Inferring Social Rank in an Old Assyrian Trade Network by David Bamman, Adam Anderson, Noah A. Smith.
We present work in jointly inferring the unique individuals as well as their social rank within a collection of letters from an Old Assyrian trade colony in K\”ultepe, Turkey, settled by merchants from the ancient city of Assur for approximately 200 years between 1950-1750 BCE, the height of the Middle Bronze Age. Using a probabilistic latent-variable model, we leverage pairwise social differences between names in cuneiform tablets to infer a single underlying social order that best explains the data we observe. Evaluating our output with published judgments by domain experts suggests that our method may be used for building informed hypotheses that are driven by data, and that may offer promising avenues for directed research by Assyriologists.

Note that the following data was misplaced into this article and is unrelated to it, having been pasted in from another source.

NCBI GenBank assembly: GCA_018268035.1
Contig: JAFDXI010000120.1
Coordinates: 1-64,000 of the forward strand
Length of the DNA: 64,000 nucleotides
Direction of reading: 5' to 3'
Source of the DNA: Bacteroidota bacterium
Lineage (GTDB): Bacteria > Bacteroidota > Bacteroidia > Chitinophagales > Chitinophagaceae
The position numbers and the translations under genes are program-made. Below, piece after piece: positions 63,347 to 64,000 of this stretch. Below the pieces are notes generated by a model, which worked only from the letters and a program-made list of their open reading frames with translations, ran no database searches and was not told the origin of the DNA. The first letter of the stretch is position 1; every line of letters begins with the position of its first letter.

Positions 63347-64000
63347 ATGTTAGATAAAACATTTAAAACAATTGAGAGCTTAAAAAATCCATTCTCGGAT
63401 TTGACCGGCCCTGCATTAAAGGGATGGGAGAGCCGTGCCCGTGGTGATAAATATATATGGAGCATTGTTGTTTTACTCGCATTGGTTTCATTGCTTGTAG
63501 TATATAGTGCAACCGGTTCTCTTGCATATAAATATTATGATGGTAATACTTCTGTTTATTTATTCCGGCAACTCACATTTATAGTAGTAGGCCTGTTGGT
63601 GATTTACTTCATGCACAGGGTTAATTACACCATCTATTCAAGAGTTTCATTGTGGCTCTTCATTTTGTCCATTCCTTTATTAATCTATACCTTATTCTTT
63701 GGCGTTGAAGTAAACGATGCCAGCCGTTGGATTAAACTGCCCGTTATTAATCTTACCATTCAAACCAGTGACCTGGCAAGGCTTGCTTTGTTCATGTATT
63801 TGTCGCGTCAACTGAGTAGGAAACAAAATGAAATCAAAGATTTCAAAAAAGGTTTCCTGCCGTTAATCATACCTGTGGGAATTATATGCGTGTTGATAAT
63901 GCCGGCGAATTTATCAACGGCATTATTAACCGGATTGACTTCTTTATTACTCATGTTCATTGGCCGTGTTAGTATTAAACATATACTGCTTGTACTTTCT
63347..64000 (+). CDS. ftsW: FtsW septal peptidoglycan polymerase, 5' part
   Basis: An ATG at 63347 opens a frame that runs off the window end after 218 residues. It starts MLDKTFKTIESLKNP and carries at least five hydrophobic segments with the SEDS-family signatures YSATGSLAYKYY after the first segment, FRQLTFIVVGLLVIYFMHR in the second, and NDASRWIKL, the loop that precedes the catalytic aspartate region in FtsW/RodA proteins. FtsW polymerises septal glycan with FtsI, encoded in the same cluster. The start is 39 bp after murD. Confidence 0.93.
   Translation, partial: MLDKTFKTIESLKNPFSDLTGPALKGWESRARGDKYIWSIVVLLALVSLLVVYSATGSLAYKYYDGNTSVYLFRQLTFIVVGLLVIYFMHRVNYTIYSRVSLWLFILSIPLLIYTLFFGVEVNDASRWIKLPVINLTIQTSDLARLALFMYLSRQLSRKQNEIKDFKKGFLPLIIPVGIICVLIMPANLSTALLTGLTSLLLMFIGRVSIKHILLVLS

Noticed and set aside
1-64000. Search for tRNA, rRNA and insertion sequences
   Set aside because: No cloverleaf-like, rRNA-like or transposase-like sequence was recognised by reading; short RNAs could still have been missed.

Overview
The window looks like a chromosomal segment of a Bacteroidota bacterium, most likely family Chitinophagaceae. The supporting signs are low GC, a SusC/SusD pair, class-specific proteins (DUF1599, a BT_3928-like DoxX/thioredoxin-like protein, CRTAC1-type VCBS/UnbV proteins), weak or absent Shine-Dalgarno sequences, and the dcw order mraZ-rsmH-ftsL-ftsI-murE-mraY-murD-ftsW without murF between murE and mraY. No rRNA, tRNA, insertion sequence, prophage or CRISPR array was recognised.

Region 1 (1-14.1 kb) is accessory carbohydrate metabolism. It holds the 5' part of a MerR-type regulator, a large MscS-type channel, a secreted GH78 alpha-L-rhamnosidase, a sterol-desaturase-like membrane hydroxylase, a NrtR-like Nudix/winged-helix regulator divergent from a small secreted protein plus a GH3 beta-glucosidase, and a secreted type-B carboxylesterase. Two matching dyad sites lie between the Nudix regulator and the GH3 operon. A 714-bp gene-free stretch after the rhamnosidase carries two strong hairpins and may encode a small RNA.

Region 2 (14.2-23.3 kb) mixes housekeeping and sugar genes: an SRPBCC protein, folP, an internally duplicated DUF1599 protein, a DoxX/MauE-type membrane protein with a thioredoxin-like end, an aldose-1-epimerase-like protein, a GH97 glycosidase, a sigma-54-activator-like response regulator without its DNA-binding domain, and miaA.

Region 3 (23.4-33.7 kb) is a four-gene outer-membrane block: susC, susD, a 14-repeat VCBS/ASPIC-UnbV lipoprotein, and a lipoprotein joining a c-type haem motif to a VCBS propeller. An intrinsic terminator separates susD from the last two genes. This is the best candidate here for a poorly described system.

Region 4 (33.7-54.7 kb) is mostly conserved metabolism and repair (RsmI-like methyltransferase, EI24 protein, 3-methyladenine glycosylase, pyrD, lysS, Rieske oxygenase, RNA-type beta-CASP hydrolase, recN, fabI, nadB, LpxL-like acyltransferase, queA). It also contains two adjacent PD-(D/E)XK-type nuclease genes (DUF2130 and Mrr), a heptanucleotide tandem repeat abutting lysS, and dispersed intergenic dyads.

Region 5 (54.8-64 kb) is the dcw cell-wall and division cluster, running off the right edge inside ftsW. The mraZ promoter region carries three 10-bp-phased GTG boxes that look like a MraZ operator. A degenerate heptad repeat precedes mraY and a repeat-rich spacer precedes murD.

An example of how digitization of ancient texts enables research other than text searching.
Inferring identity and social rank may be instructive for creation of topic maps from both ancient and modern data sources.
I first saw this in a tweet by Stefano Bertolo.